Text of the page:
Four-star General Gustave Perna was two months away from retirement when the career United States Army supply officer was appointed to lead Operation Warp Speed, the federal government's crash program to develop, produce, and distribute enough COVID-19 vaccine doses to inoculate 300 million Americans by spring 2021.
The operation is stockpiling anticipated vaccines made by six different drug makers. None of the pharmaceutical manufacturers have applied for Emergency Use Authorization from the Food and Drug Administration for their respective vaccine candidates.
Perna and his team are ready for when that authorization hopefully arrives. He told 60 Minutes contributor and CBS News national security correspondent David Martin that vaccine doses are ready to ship in as little as 24 hours after the FDA grants approval.
The vaccines and the kits needed to administer the shots will be transported through partnerships Operation Warp Speed has forged with private companies including FedEx, UPS, and the medical supply firm McKesson.
"My goal [is] tens of millions [of vaccine doses] in December hopefully and we expand into hundreds of millions [of doses in] January, February, March," Perna said to 60 Minutes.
The general said the decision on how many doses of the vaccine should be sent to each state will be made by a group that includes some of the nation's top scientists and members of the president's cabinet. Perna said he "proposed several recommendations" and the team created a complex algorithm to help inform the decision-making process.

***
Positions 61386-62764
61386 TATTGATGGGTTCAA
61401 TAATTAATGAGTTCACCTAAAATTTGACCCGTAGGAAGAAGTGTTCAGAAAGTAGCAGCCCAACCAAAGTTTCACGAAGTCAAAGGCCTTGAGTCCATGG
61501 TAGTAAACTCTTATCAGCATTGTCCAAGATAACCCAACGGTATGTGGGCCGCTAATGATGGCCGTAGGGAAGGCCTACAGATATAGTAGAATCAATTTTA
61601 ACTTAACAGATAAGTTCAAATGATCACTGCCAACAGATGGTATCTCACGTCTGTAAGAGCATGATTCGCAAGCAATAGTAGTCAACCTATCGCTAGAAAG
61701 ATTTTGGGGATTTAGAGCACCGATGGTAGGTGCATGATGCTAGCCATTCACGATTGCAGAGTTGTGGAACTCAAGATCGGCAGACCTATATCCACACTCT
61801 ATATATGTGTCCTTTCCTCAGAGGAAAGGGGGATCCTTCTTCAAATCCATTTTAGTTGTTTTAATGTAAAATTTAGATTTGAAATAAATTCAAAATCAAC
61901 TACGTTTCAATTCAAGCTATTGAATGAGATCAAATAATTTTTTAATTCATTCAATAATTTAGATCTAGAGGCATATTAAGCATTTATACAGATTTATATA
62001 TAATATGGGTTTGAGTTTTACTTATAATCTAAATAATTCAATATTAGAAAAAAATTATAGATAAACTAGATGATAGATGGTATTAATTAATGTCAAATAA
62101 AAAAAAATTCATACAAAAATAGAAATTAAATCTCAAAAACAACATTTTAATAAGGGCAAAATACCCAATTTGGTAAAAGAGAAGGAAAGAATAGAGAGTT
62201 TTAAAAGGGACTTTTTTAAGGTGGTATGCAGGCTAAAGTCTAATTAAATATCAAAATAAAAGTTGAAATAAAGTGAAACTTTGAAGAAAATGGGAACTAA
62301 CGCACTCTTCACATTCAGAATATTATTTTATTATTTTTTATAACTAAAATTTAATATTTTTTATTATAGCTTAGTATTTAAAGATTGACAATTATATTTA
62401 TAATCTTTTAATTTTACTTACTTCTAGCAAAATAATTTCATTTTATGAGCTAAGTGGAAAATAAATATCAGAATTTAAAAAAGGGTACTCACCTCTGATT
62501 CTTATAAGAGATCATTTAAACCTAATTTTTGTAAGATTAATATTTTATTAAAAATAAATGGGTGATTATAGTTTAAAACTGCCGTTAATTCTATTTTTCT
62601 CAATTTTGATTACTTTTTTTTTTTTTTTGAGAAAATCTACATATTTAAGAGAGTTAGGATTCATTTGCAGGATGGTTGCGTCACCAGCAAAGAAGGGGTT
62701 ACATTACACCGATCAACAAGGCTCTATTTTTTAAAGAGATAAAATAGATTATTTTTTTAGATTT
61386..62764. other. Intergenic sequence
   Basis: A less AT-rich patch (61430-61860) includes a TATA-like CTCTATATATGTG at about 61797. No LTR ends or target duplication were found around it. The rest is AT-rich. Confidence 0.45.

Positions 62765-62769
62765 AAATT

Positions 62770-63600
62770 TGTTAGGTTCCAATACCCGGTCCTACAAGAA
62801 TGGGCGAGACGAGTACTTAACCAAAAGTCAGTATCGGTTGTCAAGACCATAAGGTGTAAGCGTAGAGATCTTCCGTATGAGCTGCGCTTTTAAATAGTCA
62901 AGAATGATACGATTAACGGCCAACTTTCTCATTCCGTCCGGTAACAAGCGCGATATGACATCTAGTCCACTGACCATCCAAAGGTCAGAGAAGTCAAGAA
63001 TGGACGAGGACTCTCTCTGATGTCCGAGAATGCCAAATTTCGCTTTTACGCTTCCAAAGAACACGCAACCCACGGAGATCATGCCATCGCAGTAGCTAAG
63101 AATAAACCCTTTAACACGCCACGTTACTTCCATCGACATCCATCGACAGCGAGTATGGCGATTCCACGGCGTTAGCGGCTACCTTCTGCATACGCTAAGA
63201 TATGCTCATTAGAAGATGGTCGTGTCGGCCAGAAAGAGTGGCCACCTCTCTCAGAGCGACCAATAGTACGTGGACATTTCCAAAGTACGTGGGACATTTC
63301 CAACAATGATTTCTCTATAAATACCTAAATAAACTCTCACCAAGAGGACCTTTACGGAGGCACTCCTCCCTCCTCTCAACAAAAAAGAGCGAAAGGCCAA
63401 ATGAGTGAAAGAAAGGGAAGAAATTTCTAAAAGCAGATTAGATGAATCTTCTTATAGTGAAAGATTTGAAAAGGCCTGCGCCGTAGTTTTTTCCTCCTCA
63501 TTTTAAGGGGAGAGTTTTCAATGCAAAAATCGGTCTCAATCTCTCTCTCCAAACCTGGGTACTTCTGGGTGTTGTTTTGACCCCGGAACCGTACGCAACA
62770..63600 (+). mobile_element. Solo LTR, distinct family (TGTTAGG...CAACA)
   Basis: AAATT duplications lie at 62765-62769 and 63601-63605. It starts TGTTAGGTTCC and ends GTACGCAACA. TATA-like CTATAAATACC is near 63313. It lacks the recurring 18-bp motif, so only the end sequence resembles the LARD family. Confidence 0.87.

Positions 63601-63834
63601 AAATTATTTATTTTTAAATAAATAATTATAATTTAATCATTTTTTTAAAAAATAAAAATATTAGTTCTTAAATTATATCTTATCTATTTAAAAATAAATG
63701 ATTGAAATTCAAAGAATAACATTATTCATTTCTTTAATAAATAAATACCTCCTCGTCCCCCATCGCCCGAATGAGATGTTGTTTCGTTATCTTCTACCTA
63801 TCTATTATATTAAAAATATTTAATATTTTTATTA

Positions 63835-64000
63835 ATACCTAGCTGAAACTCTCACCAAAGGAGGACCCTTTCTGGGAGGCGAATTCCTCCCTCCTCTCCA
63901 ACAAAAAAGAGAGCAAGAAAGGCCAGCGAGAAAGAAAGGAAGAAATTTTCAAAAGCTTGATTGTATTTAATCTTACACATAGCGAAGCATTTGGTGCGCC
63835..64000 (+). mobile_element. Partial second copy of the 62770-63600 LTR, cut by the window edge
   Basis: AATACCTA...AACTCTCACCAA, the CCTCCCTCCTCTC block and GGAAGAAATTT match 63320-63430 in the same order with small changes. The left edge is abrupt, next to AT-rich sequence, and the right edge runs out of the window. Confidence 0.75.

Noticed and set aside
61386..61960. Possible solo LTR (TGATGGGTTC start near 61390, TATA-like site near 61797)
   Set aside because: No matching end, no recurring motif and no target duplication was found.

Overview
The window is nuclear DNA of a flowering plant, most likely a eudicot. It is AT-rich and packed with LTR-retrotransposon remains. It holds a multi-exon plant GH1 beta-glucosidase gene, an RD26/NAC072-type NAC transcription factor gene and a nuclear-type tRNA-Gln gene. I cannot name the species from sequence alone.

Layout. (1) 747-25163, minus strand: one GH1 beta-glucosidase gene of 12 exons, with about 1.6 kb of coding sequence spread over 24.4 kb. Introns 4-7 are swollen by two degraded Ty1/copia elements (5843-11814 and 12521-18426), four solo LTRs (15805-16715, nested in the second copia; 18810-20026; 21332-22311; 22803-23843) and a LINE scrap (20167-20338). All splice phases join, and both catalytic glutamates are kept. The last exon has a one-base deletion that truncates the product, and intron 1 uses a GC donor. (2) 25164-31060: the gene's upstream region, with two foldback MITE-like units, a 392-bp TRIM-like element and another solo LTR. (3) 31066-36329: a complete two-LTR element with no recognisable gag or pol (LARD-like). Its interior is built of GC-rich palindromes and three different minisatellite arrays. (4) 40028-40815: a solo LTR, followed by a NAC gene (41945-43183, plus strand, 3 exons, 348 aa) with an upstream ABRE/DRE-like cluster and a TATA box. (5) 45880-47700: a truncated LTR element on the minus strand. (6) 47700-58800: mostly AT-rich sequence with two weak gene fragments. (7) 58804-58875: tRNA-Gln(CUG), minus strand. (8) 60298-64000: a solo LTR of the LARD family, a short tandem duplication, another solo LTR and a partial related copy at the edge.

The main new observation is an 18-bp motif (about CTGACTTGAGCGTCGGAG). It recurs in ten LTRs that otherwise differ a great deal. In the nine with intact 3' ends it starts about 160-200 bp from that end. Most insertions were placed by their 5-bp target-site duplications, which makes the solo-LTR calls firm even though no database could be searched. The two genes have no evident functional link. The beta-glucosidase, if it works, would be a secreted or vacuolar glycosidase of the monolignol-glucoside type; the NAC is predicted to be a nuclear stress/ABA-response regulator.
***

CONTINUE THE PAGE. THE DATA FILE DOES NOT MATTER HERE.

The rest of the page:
"The planning that we've done…has the premise of fair and equitable distribution across…the United States," Perna said to Martin.
Part of the distribution process will rely on state government officials inputting information into a new proprietary software program called "Tiberius." The system was created specifically for Operation Warp Speed and links databases that track every COVID-19 vaccine dose from manufacture to patient inoculation.
Five of the six anticipated vaccines that Operation Warp Speed has invested taxpayer dollars in will require patients to receive two separate doses. Perna says one of the great vulnerabilities in the operation is that the second dose does not arrive at its intended location on time. He hopes Tiberius will help mitigate that issue.
"We have to ensure that everybody understands the allocations they're going to get [and] the cadence of which allocations are going come at them," Perna told 60 Minutes. "Then we need them to connect in Tiberius and tell us where they want us to put the vaccine."
Perna told 60 Minutes he estimates that Operation Warp Speed has cost the American taxpayer roughly $12 billion so far, a number he expects could grow to as much as $26 billion as the massive public health operation continues to accelerate.
The general said the government's upfront investment allows Americans to receive their initial vaccine treatment without any out-of-pocket costs, including to those without any insurance.
"The goal is that all people have access to the vaccine no matter where they are in America or what their status is financially," said Perna.
No drug company has announced a specific date when they will apply for approval from the FDA.
When that day arrives Perna vows to be ready.
He plans to receive one of the first doses of an approved COVID-19 vaccine, a rare positive parting shot for the decorated general who delayed his retirement to lead Operation Warp Speed.
The video above was produced by Keith Zubrow and Sarah Shafer Prediger. It was edited by Sarah Shafer Prediger.